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Published: Tue, March 14, 2017
Economy | By Melissa Porter

Largest high-tech deal in history: Intel purchases Mobileye

Largest high-tech deal in history: Intel purchases Mobileye

At the CES 2017 in Las Vegas this January, Intel, Mobileye and BMW Group revealed plans to deploy a fleet of around 40 autonomous test vehicles on the roads by the second half of this year.

Mobileye makes computer vision, machine learning, data analysts, and mapping technology for advanced driver assisted systems and autonomous driving.

According to the agreement, Intel will launch a tender offer to acquire all of Mobileye's issued and outstanding ordinary shares for $63.54 per share in cash, Globes reported.

Today, Mobileye estimates its products to have been installed in approximately 15.7 million vehicles worldwide through December 31, 2016. Mobileye works with 27 automakers and has partnerships with the vast majority of automotive suppliers. Professor Amnon Shashua, who is one of Mobileye's co-founders and now serves as Chairman and CTO of the company, will lead this new division within Intel. Mobileye was also an early partner of Tesla's for its autonomous technology, although that relationship is ending amid some controversial undertones about safety measures at the carmaker.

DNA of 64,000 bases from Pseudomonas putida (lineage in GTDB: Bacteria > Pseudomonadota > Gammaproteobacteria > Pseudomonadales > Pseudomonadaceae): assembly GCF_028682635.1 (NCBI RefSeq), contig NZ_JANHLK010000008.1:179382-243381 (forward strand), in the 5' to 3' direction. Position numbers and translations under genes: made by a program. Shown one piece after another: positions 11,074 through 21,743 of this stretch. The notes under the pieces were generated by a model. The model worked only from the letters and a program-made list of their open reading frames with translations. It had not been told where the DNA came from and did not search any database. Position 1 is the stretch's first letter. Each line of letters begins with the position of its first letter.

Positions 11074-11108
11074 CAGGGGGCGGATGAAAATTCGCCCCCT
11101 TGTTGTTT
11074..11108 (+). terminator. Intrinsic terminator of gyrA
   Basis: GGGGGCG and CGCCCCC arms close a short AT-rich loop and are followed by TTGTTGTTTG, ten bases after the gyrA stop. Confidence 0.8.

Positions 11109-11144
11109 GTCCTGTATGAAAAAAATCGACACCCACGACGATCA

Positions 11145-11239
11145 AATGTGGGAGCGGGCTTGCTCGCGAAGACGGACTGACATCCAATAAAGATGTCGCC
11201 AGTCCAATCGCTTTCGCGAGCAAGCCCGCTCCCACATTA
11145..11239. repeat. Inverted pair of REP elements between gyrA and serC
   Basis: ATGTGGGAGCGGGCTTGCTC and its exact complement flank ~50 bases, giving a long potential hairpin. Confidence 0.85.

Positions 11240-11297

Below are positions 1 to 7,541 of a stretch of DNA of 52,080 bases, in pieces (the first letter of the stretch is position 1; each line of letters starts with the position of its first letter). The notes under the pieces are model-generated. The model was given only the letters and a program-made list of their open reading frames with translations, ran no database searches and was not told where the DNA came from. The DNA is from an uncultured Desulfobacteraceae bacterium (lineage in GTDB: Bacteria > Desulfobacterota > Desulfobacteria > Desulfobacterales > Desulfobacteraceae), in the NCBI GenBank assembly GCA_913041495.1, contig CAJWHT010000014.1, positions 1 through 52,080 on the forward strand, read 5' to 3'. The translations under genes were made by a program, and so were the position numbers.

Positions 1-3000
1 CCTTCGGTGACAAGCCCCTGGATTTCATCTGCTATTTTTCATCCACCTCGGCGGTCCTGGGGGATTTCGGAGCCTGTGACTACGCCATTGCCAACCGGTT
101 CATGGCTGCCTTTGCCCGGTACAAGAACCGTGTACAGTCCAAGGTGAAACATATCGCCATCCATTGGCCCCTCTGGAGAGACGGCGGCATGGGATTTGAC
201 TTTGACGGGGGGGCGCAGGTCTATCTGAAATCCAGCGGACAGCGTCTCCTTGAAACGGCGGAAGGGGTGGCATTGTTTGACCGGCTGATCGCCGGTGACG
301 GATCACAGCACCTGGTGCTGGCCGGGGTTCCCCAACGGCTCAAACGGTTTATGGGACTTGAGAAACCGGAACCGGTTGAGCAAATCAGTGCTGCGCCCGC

In addition to the stake acquisition, the two companies also agreed to collaborate on research and development in the areas of highly scalable proof-of-concept architecture for real time updates of high definition (HD) maps for automated driving. The Marker and Axios both claim the deal is valued at around $15 billion, and it will see Intel take over some key technology for its ambitions to lead autonomous cars. The company has secured 70 percent of the global market for driver-assistance and anti-collision systems, reports Reuters.

While Intel is still the world's largest chip maker for personal computers and data centers, the company arguably got beat in the mobile chipset industry, which is now dominated by companies like Apple, Samsung, and Qualcomm. The auto OEM players are spending $45 billion on R&D-although not all of that is on autonomous driving-but it reinforces that there's a lot of money to go into this sector. We are a DATA company.

Mobileye, which started trading on the New York Stock Exchange in August 2014, is a supplier of collision-avoidance vehicle sensor systems. Mobileye is well-rounded in terms of creating self-driving software, while Intel already has an established reputation in making hardware chips.

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